Apr. 29th, 2017

sartorias: (JRRT)
Orcs have become a complex subject in the dialogue about fantasy, both critical and fictional. There are numerous authors who have put together stories sparked by the notion that the orcs are the underdog heroes, despised as they are by the hypocritical elves, dwarves, and men. Within an outlook that “good” is meaningless and “evil” is mere propaganda for the other side, the orcs can become protagonists in a crapsack world chockfull of postmodern relativism, ugliness everywhere, and plenty of blood and guts.

Then there are those who consider the orcs, etc, as evidence of Tolkien’s racism. I’ll get to that. Finally, there are those, like me, who think the orcs pretty much act like human beings in their pettiness, enjoyment of cruelty, othering (they do it, too), and relish for violence, but that doesn’t make them heroes. It does, however, make me wonder about their lives away from war.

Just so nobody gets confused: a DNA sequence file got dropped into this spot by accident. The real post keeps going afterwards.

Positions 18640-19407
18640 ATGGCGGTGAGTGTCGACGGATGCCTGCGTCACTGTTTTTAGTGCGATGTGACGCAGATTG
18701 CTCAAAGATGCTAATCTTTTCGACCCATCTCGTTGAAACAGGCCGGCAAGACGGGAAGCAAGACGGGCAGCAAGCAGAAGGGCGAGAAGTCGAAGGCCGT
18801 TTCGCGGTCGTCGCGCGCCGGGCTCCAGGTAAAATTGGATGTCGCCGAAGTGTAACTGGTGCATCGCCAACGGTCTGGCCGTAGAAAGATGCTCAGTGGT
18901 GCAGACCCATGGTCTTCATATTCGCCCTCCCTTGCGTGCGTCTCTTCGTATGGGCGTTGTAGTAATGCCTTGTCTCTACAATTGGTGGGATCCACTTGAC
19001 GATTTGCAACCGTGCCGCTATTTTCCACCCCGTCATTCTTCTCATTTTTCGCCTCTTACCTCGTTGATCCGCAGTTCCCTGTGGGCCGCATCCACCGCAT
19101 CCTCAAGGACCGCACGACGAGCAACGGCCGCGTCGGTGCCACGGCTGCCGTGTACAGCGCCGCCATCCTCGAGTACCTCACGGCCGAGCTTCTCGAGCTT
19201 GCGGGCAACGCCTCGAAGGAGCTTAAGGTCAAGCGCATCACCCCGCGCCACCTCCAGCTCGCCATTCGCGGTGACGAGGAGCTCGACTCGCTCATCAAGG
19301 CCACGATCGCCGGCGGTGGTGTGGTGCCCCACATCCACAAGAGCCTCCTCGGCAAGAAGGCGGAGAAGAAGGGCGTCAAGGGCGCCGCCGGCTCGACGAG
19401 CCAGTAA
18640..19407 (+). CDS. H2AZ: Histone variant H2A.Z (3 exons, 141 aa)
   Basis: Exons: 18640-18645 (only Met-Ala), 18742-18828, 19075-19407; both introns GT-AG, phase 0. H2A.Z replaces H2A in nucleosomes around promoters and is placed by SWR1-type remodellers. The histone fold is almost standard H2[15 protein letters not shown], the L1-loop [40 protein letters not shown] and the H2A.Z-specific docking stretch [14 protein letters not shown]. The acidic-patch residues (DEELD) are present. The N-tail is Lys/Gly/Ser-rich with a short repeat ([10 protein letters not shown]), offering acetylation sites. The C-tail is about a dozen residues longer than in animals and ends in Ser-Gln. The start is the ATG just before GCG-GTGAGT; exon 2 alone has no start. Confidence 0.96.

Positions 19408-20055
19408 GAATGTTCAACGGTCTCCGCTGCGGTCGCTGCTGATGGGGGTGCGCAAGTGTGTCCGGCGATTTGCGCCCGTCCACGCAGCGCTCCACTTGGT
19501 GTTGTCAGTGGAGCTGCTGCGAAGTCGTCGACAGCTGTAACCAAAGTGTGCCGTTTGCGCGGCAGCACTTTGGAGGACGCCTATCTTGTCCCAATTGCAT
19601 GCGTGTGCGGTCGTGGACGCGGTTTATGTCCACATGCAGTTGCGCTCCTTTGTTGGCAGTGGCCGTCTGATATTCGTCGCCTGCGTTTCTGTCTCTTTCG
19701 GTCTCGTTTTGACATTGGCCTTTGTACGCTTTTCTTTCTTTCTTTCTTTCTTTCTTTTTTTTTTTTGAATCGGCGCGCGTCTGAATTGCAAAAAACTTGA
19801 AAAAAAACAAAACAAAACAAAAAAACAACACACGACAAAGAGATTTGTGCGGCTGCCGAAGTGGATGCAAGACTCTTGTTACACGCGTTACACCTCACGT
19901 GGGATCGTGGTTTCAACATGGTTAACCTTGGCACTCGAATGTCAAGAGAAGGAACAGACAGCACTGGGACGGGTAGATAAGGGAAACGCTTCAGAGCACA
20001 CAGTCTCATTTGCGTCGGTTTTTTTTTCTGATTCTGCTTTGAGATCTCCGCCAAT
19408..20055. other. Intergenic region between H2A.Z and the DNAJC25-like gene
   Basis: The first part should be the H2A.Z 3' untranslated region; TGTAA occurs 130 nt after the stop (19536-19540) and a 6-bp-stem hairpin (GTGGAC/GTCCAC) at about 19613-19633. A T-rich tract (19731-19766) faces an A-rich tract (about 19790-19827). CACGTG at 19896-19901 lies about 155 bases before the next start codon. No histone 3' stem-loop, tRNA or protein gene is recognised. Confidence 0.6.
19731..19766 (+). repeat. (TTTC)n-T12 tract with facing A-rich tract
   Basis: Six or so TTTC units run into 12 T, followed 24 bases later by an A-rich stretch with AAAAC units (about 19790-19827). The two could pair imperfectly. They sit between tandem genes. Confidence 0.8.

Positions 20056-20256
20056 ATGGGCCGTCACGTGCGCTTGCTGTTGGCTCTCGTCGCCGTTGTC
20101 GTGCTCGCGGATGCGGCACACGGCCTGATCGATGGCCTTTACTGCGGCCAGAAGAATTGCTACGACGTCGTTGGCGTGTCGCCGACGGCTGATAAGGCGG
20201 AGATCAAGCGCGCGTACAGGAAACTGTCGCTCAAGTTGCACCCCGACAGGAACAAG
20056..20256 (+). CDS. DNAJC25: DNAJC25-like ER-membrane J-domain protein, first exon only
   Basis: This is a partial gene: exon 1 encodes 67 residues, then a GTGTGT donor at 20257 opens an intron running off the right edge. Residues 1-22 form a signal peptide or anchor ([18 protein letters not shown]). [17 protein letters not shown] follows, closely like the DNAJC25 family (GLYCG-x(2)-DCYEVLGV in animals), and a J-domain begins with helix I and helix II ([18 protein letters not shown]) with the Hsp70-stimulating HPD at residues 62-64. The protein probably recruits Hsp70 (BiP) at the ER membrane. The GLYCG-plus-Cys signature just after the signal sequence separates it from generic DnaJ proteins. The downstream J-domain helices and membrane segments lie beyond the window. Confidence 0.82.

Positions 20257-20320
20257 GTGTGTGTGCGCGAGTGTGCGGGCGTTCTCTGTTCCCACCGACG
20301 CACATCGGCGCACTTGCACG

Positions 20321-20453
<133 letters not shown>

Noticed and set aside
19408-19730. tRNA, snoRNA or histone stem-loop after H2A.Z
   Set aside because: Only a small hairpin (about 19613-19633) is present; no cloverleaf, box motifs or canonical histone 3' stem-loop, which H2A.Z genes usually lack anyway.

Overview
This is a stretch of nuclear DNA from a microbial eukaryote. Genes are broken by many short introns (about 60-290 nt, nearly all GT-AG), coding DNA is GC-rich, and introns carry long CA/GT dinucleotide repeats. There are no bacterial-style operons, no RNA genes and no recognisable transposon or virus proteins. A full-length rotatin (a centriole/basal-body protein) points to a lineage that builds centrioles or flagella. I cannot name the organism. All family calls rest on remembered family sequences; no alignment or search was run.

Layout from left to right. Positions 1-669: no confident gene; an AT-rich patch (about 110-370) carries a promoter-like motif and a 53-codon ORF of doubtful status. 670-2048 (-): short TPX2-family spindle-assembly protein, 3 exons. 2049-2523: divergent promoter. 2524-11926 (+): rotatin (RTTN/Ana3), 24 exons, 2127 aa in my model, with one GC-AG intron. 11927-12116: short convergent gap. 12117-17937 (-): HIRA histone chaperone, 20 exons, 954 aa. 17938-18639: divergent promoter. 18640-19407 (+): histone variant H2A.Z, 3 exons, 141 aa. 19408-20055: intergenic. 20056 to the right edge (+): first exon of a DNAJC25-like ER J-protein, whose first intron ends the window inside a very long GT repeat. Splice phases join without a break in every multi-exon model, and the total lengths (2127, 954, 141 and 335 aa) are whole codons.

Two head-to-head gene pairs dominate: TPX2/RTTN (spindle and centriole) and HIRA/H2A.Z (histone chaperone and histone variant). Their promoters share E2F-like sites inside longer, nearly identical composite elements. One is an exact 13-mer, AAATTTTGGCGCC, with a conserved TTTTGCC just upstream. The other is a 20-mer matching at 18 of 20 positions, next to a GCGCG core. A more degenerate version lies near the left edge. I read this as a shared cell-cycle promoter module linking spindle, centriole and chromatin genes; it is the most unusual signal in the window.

So all this stuff was in mind as I read this pair of chapters. I thought I’d look for, oh, let’s call them cultural details.

In chapter two we first encounter orcs and goblins up close, initially through a flashback in Pippin's point of view. The first orcs we are introduced to aren’t particularly battle-minded—until Boromir forces them to it.

Thinking back, Pippin reflects on how he and Merry: